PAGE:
Palm oil sustainability: A sensitive issue due for exponential growth

By Caroline Scott-Thomas

- Last updated on GMT

What next for sustainable palm oil?
What next for sustainable palm oil?

Related tags Palm oil Sustainability

Manufacturers are increasingly sensitive to sustainability issues around palm oil, but it would be disastrous to stop using it altogether, says secretary general of the Roundtable for Sustainable Palm Oil (RSPO) Darrel Webber.

Speaking with FoodNavigator ahead of the organisation’s 10th​ annual roundtable meeting later this month, Webber said that awareness of certified sustainable palm oil (CSPO) is on the cusp of exponential growth – promising to provide the processing benefits that food manufacturers seek, such as long shelf life and stability, without causing environmental damage in palm oil producing countries.

Palm oil – of the kind that the RSPO does not certify – has come in for global criticism, as plantations are thought to have led to deforestation in parts of Asia, destroying habitats and affecting biodiversity.

Market researchers have started to see a trend​ of companies moving away from palm oil toward other oil crops, like sunflower and oilseed rape, and ‘palm oil free’ is a claim making headway with some manufacturers. According to market research organisation Mintel, there were 72 new products in Europe carrying such a claim front of pack in 2011, compared to 16 in 2010. Up to the end of July this year, there were 66 new products bearing the claim, and France accounted for 80% of those.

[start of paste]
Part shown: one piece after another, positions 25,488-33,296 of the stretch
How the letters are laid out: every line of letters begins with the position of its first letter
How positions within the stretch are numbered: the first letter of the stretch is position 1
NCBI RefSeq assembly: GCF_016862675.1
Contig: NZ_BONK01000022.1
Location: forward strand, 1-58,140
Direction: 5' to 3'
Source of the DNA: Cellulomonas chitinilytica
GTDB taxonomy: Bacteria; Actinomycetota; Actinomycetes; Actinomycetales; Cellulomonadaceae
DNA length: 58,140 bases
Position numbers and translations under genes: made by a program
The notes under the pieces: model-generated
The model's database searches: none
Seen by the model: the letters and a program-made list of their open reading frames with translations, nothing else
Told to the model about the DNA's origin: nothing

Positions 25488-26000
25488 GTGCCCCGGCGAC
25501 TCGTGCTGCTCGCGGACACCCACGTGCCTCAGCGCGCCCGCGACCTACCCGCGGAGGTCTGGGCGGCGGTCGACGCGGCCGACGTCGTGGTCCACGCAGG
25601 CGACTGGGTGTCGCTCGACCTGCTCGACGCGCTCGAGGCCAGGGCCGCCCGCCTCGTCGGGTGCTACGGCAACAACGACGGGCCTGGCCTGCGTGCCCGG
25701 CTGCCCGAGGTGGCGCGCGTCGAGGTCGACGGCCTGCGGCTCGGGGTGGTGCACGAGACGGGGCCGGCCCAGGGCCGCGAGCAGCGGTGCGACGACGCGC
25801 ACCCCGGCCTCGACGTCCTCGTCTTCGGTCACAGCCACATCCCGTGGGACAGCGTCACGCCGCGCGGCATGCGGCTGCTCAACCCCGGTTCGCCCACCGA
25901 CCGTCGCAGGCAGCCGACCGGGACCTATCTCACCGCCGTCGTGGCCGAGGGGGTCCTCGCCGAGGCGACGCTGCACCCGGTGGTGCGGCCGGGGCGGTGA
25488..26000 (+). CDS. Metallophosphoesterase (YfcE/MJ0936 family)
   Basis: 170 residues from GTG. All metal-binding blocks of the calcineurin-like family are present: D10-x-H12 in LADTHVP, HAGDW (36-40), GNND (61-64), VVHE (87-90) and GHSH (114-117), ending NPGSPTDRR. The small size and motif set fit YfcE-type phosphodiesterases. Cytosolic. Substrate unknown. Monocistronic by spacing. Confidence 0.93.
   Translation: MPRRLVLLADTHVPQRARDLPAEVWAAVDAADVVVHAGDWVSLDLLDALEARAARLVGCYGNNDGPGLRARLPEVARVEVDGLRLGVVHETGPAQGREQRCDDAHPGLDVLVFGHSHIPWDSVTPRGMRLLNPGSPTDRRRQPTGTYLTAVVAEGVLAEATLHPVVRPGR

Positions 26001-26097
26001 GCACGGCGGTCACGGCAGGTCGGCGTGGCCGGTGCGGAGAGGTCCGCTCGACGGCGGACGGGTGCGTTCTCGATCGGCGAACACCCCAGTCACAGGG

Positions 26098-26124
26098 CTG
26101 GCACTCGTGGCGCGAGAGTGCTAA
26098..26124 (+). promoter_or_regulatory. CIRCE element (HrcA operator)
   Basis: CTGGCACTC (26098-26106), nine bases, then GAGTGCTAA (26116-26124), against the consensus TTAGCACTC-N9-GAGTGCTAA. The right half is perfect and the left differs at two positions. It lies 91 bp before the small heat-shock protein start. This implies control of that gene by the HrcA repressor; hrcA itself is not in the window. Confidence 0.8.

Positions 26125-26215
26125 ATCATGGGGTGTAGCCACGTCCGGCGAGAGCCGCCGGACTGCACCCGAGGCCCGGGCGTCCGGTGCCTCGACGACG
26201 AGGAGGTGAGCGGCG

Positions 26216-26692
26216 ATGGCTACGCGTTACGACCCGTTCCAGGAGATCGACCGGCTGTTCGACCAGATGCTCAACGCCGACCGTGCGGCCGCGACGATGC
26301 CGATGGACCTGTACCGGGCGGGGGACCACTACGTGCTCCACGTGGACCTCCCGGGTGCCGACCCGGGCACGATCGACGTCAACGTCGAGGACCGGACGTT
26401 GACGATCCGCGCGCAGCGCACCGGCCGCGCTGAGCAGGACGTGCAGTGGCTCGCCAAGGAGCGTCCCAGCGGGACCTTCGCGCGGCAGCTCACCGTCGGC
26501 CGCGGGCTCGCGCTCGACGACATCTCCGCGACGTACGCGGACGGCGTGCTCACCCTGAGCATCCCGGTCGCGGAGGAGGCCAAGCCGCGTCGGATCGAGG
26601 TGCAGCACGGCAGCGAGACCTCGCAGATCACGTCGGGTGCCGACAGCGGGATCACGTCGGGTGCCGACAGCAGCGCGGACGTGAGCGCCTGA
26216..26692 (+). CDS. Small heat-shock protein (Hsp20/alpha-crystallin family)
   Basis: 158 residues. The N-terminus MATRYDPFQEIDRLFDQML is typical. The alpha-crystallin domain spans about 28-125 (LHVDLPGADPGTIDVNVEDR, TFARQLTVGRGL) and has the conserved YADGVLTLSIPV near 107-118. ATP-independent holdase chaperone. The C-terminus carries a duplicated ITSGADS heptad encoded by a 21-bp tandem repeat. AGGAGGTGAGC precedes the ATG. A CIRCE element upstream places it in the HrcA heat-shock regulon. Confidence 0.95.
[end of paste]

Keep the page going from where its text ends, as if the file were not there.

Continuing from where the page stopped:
“One of the big signals we need to send out is that certified sustainable palm oil is making a big impact throughout the world,” ​Webber said.

How can we produce oil sustainably?

“…In some markets there is already a high degree of sensitivity toward palm oil and there might be a preference for certified palm oil, but I would hate to see people turning away from palm oil without understanding what they are doing….Something else has to replace it.”

“Agriculture has a huge footprint in general…. Instead of veering away from one particular oil, why don’t we talk about how we can produce oil sustainably?”

Currently, there are 103 product ranges that carry the CSPO trademark, including big food manufacturers and retailers such as Carrefour and Marks & Spencer, so the number of SKUs carrying the CSPO seal is much larger.

Webber says that increasing uptake of certified palm oil helps to ensure not only the protection of the environment, but also social protections for palm oil producing communities.

New frontiers

One of the next steps for the organisation will be to take CSPO into what he calls the ‘new frontiers’ of Africa and Latin America.

Although most palm oil is produced in Southeast Asia today, the oil palm actually originated in Africa, Webber says, where it is still used for everyday food. However, its commercial use in the continent is still fairly small scale. The RSPO is keen to ensure that if palm oil production scales up, it will be done in a sustainable manner.